A tamer dragon: 5 of the best smartphones based on the Qualcomm Snapdragon 410
Qualcomm, which is the world's largest smartphone SoC - System on a Chip - seller by number of units, approaches all of the smartphone segments you can think of. As some of you probably know by now, the company's current naming scheme is divided in four lineups, the 200, 400, 600, and 800 series.
The Snapdragon 400 series is for mid-range handsets, mainstream smartphones that are not too pricey nor too powerful. In some ways, mid-range smartphones based on the Snapdragon 400 and the Snapdragon 410 usually tell the story of current smartphone generations, seeing that not everyone can shed out top dollar for devices based on the Snapdragon 800 and 600 series.
The current-generation mid-range Snapdragon model is the 410. The Snapdragon 410 comes with a quad-core ARM Cortex-A53 processor (usually clocked at 1.2GHz) and an Adreno 306GPU. On the connectivity side, the SoC is capable of Cat 4 LTE speeds of up to 150 Mbps. Since this is not a technical piece, we invite you to learn more about the Snapdragon 410 on the manufacturer's product page.
With this in mind, we'll now talk about the best smartphones based on the Snapdragon 410. Bear in mind that "best" is a subjective word, at least when it comes to smartphones, which is why we tried to include handsets that come with at least one major strong point. You decide which one lines up with your personal preferences.
Out of all the smartphones that we've tested thus far, the snappiest handset based on the Qualcomm Snapdragon 410 was the Moto G (2015). Although the quad-core CPU is clocked a bit higher, 1.4GHz vs 1.2GHz on most other handsets, it's likely that the near-stock Android 5.1 Lollipop implementation also helps with the overall performance of the smartphone.
The Moto G (2015) comes in two configurations. One features 8GB of internal storage and 1GB of RAM while the other doubles both memory types, coming with 16GB of internal storage and 2GB of RAM. The "snappiest" remark applies for the 16GB - 2GB configuration, which is the one that we've tested. Users can expand the integrated storage space by 32GB using the microSD card slot.
Other specs include a 5-inch IPS display with a resolution of 720 by 1280 pixels, a 13MP primary camera, a 5MP secondary shooter on the front, and a 2470mAh battery that behaved very well during our tests. Check out the full Motorola Moto G (2015) review for more details.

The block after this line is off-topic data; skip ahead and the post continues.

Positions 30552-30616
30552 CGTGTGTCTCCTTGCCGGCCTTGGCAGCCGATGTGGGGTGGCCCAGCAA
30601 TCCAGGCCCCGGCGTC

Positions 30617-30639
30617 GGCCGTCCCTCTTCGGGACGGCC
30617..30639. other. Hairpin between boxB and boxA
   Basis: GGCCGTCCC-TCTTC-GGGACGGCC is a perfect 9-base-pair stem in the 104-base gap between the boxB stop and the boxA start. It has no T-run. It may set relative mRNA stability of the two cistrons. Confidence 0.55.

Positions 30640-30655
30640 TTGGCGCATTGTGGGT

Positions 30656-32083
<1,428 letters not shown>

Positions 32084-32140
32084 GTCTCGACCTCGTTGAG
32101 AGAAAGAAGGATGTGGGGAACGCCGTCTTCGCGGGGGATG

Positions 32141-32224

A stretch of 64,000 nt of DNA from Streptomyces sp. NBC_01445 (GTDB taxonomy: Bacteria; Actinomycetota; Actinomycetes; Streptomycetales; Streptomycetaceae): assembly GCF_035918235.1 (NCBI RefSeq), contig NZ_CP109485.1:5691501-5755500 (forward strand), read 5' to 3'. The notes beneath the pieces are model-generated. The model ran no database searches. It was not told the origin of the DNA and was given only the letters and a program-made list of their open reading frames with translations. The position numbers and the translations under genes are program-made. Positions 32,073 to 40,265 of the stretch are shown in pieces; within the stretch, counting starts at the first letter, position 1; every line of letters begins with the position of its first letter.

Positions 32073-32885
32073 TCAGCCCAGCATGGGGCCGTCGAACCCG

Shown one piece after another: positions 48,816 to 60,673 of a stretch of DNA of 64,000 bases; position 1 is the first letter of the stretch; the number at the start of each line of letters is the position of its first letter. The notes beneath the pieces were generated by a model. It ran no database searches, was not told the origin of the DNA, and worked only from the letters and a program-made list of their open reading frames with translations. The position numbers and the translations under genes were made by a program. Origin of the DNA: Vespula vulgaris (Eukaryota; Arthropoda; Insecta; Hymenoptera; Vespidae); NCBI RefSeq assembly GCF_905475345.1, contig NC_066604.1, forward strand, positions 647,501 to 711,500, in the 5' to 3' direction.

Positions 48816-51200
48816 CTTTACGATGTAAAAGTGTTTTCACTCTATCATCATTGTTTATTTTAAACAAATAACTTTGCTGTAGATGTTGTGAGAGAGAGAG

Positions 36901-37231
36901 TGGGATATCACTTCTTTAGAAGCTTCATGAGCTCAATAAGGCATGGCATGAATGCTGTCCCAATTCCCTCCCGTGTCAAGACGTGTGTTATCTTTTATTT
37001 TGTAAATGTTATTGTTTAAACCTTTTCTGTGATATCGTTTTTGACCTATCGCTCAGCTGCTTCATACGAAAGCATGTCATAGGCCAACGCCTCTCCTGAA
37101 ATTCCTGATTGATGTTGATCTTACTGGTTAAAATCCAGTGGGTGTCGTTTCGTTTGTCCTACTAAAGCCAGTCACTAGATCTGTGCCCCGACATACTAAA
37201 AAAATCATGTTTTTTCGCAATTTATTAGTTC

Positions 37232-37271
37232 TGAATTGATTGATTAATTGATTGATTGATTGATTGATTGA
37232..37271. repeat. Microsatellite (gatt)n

While the Moto G impresses though performance, the Samsung Galaxy A5 puts more emphasis on design and build quality. As the mid-sized option in Samsung's affordable-but-well-built lineup, this one of the company's first-ever all-metallic Android smartphone. The device measures 6.7mm across its waist, which makes it the thinnest Snapdragon 410-powered smartphone included in this list.
The A5 comes with 5-inch Super AMOLED panel that runs a resolution of 720 by 1280 pixels, the 1.2GHz quad-core processor is paired with 2GB of RAM. Samsung fitted in 16GB of internal storage, but the handset also accepts microSD cards of up to 64GB in size.
In the camera department, the Samsung Galaxy A5 is equipped with a 13MP primary camera and a 5MP "selfie" shooter on the front. This is almost the same configuration as the Moto G (2015), but the performance is not as sharp on Android 5.0 Lollipop overlaid with TouchWiz. Also, the 2300 mAh does not match the battery life of the 3rd-gen Moto G.
Although the Xiaomi Redmi 2 is not available in the US, it can still serve the purpose of this listicle, which is to find out just how far the Snapdragon 410 can be pushed.
Like Moto G (2015), the Xiaomi Redmi 2 is available with either 8GB of internal storage and 1GB of RAM or 16GB of internal storage and 2GB of RAM, both of which come with a microSD card slot. Another similarity is the resolution of the display, 720 by 1280 pixels, but the panel on the Redmi 2 is a bit sharper since it measures 4.7 inches across the diagonal.
In the camera department, the Xiaomi Redmi 2 is equipped with an 8MP primary camera and a 2MP secondary shooter. All of these specs are powered by a 2200mAh battery. On the software side, the device runs Android 4.4 with Xiaomi's MIUI 6 overlaid on top.
Yep, Marshall is expanding beyond guitar amps and is now making an Android smartphone. Unlike all of the other smartphones on this list, the Marshall London has a very specific customer base: music fans.
We'll get to the raw specs in a moment, but if you're going to buy the Marshall London for $499 once the phone launches next week, you'll probably be more interested in its audio-related features, such as dual headphone jacks, dual microphones, a global EQ, a DJ app, recording software, as well as a Wolfson DSP. Also, the Marshall London comes bundled with a pair of Marshall Mode in-ear headphones, ones that are generally considered high-quality ear pieces by reviewers.
As far as more generic specs go, the Marshall London comes with a 4.7-inch IPS display running a resolution of 720 by 1280 pixels, 16GB of microSD-expandable internal storage, an 8MP primary shooter, and a 2MP secondary shooter on the front. On the software front, the London features Android 5.0 Lollipop with a near-stock interface, but lots of Marshall's software to take proper care of audiophiles.
As you can imagine, LG had to cut some corners to launch the Lancet at such a low price. The 4.5-inch display runs a resolution of 480 by 854 pixels, which is a small size and low resolution by modern standards. Furthermore, the Lancet comes with a single GB of RAM, comes with 8GB of expandable internal storage, an 8MP primary camera, and a VGA front-facing shooter. All of these specs are powered by a 2100mAh battery.